Here are some thoughts that some companies might like to make but cannot. They may shock. So long as people keep buying the things they are supplying why do they need to care? The truth is that the current process is broken. There is a possible solution, but no need to provide it because someone probably already did in a consultation response that was ignored. There are ways to reenergise things - but the aim of this paper is NOT to set them out at this stage.
Some Key Issues
These are just some private thoughts - the main issues that come to mind.
One of the key drawbacks of the "proto-pseudo-wet-string-Internet" the UK has today is that the Government and Regulators are bombarding companies with consultations - or so it feels from the company "front line." The consequences of just one inadvertent comment can be catastrophic for individual and/or company, and companies form the East may be less willing to participate at all - or if they do to have a PR driven response which if of far less value than a considered response direct from the staff at the coal face.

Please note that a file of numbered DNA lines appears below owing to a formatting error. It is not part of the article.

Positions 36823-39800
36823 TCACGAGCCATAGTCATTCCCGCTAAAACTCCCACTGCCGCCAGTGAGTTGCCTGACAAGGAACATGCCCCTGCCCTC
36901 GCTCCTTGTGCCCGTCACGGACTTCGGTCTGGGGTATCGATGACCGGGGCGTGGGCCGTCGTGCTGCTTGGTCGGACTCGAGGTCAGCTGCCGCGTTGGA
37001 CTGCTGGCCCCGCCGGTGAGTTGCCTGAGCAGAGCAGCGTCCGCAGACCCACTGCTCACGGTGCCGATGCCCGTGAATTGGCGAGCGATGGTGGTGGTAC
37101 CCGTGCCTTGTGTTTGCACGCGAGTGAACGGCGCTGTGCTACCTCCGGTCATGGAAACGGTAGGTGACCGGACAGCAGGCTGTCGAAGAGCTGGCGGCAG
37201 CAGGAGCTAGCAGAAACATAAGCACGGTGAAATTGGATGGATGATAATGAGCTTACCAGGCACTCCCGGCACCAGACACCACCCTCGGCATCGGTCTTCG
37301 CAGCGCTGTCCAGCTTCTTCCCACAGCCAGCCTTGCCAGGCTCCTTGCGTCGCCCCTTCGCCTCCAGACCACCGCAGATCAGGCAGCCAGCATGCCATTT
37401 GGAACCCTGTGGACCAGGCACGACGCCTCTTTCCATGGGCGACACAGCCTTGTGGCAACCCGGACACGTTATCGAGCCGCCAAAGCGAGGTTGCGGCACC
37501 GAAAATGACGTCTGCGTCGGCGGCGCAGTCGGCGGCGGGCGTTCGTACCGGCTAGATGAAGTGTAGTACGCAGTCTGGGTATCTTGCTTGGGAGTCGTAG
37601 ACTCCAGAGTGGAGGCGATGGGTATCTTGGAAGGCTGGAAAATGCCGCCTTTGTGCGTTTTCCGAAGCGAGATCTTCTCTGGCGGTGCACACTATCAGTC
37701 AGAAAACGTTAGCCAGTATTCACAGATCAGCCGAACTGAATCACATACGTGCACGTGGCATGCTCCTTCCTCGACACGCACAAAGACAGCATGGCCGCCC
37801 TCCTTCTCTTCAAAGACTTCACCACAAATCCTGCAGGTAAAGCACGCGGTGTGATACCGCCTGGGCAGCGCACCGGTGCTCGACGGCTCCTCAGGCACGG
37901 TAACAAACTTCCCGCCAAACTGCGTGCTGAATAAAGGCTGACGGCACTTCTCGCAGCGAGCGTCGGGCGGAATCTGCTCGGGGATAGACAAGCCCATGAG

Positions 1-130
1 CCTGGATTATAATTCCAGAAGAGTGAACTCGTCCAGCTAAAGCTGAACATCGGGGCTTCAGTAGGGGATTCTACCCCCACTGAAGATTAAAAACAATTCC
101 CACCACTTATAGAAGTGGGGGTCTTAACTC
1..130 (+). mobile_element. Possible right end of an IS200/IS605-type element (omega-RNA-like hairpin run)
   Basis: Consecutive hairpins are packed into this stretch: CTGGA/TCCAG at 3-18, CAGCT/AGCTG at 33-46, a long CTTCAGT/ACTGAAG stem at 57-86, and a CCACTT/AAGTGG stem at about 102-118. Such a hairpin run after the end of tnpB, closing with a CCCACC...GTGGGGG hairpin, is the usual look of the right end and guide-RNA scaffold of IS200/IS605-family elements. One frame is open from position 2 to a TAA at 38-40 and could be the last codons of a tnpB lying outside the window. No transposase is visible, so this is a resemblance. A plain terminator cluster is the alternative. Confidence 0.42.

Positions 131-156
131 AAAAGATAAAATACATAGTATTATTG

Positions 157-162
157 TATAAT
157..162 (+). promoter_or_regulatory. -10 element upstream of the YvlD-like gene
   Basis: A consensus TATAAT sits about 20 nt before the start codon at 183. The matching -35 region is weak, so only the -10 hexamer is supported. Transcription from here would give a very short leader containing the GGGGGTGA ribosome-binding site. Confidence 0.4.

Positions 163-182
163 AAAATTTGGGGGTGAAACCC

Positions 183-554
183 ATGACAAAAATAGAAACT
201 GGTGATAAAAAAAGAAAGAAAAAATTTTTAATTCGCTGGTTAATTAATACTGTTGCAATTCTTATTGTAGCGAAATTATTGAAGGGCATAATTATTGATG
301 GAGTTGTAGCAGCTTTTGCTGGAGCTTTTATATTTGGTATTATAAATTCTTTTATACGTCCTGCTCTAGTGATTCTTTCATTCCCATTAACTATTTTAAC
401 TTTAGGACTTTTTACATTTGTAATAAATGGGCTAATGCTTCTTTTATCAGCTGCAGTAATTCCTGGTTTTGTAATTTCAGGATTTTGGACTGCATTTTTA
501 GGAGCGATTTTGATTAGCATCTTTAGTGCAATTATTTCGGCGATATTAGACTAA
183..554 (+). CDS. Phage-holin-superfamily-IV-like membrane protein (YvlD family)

Let's look at just one recent example from Ofcom - a principal culprit. The consultation which closed on 29th August comprised 185 pages - and that was just the main body document! One thing is certain - companies do not have unlimited time or resources to devote to consultations, so the losers in this may well be the companies - but also those who deterred responses by simply making their consultation too damned long in the first place! Now the Internet makes it even easier to do this, as only limited hard company runs of consultations are often produced...